I came home with a renewed vigor to figure out how to make the perfect fajitas at home. I started where I usually start: allrecipes. I found this popular marinade and went to town.

Mixed up the marinade. Didn't have a good size plastic bag, so I used a tupperware instead. Anyone know if this affects quality?

24 hours later and ready to cook. Except I used a yellow onion, not red, and added some green peppers to the mix.

I didn't have a recipe to use when cooking the fajitas, so everything was me guessing. I sauteed 1/2 a yellow onion in a bit of oil.

Chopped up 1 red bell pepper and grabbed some green bell pepper from the freezer. Tossed those into the mix. 

After cooking them, I removed them from the pan and set them aside to cook the meat. Wasn't sure if this was the right thing to do, but its what I did.

Cut the meat into strips and cook.

Add everything together and cook for a bit longer.

Steamed some corn tortillas in the microwave and then covered them to keep them warm.

Our simple spread. Fajitas, tortillas, chips & queso. 

Mike likes to eat his without the tortillas.

I like mine with. :)

Result? These fajitas were NOT the fajitas I've been searching for. However, they're the closest I've ever come. I think the liquid smoke in the marinade was possibly something that edged me closer to those coveted delicious fajitas.

One of my problems was that the meat was too dry. I think, perhaps, next time I should cook the meat first and then add the vegetables and let everything finish together? I feel like I cooked the meat for just a little too long.

Also, when we've gotten the BEST fajitas either here in Greenville or in Mexico, the food has been a bit darker in appearance. Is that a product of cooking them on cast iron? I feel like I should cook these on cast iron. And I would, too, if SOMEONE had brought down Mom & Dad's old cast iron pan like she had promised.

Or maybe it's some special fancy and/or secret fajita sauce that no one has told me about.

Do you have a favorite fajitas recipe? Or some fajita making secrets? If you're willing to share them, I'd love to hear it!

Tuesday, January 3, 2012

Mexican Burritos

Mike came home from the grocery store with an Amy's burrito. Just to try. He tried it. He liked it. And he thought, "Hey, I can make this myself!"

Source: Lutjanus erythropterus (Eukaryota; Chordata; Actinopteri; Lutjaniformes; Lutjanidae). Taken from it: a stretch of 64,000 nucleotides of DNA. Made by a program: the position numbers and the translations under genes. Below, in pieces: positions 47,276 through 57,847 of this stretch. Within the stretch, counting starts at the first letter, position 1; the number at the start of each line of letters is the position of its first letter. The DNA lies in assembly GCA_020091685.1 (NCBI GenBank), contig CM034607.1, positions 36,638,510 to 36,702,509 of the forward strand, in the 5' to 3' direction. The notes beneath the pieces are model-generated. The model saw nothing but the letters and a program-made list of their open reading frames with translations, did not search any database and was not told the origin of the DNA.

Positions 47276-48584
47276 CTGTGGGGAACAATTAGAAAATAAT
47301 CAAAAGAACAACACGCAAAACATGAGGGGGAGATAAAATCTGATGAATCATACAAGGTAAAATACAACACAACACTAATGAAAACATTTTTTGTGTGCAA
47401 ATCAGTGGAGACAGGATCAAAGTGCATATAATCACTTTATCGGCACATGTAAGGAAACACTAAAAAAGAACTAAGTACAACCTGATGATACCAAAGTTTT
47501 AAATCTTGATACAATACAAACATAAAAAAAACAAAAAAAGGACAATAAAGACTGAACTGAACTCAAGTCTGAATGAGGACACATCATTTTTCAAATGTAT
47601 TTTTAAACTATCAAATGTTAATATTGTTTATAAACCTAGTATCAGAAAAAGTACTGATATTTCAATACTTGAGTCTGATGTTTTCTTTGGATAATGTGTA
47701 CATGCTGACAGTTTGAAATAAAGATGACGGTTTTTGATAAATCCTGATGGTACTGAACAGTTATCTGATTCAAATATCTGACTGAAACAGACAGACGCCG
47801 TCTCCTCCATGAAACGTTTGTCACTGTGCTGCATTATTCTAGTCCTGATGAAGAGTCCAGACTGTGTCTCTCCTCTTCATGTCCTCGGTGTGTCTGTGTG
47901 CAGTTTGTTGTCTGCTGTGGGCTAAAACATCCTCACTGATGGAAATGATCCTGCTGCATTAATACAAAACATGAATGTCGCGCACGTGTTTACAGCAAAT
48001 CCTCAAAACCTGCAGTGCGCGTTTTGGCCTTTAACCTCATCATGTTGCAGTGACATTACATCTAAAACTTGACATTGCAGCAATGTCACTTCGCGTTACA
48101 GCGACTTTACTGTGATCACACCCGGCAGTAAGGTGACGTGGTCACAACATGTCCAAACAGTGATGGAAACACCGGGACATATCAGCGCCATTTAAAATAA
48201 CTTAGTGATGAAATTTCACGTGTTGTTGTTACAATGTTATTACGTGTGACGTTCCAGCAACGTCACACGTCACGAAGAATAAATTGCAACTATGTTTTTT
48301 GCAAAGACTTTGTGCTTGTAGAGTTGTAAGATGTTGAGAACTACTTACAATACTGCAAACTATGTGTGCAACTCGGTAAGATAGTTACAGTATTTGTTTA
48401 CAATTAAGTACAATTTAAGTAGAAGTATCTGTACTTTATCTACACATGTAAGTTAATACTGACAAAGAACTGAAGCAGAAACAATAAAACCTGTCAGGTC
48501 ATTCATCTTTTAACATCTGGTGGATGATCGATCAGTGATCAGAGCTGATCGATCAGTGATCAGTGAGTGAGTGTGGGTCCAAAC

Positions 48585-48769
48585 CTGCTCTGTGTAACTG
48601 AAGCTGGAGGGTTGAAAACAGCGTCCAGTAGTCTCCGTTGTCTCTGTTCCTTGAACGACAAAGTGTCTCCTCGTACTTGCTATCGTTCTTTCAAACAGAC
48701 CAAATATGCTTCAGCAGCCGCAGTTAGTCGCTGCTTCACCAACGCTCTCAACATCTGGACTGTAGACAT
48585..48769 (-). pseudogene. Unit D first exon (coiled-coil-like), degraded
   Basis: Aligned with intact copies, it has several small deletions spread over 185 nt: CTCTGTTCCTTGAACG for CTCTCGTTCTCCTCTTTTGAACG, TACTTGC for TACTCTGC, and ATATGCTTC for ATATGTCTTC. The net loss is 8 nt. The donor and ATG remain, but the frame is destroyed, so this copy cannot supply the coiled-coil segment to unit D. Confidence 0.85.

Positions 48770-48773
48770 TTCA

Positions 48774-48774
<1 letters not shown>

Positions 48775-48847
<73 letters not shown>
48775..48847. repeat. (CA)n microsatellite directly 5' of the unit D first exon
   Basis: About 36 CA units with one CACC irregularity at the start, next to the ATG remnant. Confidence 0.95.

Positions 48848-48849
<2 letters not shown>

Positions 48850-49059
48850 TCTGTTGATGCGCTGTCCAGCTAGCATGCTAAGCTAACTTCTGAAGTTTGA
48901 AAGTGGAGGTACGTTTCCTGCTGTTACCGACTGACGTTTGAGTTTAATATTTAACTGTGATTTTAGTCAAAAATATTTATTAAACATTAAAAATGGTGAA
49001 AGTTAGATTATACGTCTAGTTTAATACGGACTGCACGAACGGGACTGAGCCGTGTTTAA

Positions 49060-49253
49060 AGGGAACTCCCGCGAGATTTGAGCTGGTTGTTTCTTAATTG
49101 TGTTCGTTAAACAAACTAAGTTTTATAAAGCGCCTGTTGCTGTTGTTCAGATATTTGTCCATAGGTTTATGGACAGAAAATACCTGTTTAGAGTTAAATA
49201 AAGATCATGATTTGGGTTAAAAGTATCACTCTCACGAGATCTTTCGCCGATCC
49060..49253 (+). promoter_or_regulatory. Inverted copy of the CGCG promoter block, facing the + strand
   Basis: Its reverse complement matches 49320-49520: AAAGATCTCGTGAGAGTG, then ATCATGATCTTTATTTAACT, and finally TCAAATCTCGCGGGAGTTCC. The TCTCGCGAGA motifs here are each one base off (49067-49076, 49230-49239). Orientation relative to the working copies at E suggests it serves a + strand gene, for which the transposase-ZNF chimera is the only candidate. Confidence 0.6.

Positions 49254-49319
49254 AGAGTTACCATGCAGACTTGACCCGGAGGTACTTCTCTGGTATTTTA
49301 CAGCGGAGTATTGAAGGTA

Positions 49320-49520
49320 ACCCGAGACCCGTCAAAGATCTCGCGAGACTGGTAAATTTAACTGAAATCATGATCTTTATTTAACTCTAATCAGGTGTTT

The following photos are actually comprised over two different batches of burritos. We made some on the 29th and enjoyed them so much that we made some on the 30th to freeze for later tastiness.

Batch 2 was made with both fresh tomatoes and canned tomatoes. Batch 1 was just canned tomatoes. While you're doing the prep work, cook 1/2 cup long grain white rice.

In the pan: pinto beans (1/2 can), MI sweet corn, tomatoes w/ chilies, green peppers.

Mix it all together. Add some cumin and chili powder. Enjoy the delicious smells in the kitchen.
Mix in that 1/2 cup rice you cooked earlier. Cook for a few minutes.

Steam a lo-carb wheat tortilla in the microwave. Put some of the burrito mixture on it.

Add some shredded cheddar cheese, of course. What's a burrito without cheese?

Roll it up. 

Cut it in half so you can share your experiment with your lovely wife. ;)
Tomorrow. Do it all again and make several to freeze.

When we talked about what we would have done differently, one thing came up: used fresh ingredients instead of canned. The only two canned ingredients were the tomatoes--and we used fresh the 2nd time around--and the pinto beans. Next time we'll add fresh cilantro and lime.

The following day, Mike popped a few in the microwave. How did the frozen ones taste after reheating? Delicious and just as good as the hot-from-the-skillet ones.

If anyone else makes their own healthy burritos, we'd love to hear your recipes!

(Just to clarify, these burritos were made in 2011 and the ingredients are not part of our January Challenge.)

Monday, January 2, 2012

Red Lentil Soup

After holidays full of caramel corn, chocolate cake and Irish cream, it's good to fill my belly with something healthy. This afternoon we made our favorite Red Lentil Soup. I always modify the recipe based on what's on hand and this soup is pretty hard to mess up.

This time I added a cup of organic long-grain brown rice from Swamp Rabbit Grocery. I didn't add any additional liquid, the result is a heartier soup. Also I added some corn, a half tomato and a parsnip that were leftover from other things. I didn't have any fresh parsley, but no worries. I use the Better Than Bouillon organic vegetable base instead of broth. It has good bit of sodium, so use sparingly and don't add the salt from the recipe. The magic ingredient is the cumin. It gives the soup a warm buttery flavor. And cumin is great for you.

Red lentil soup ranks pretty high up there far as healthiness. Adding the long-grain rice to the lentil creates a complete protein. It's full of fresh vegetables. It's vegan but so tasty. The cost for a pot of this soup (approximately 6-8 bowls) is about $8. This is the perfect soup to start a new year.

You might also like:

Related Posts Plugin for WordPress, Blogger...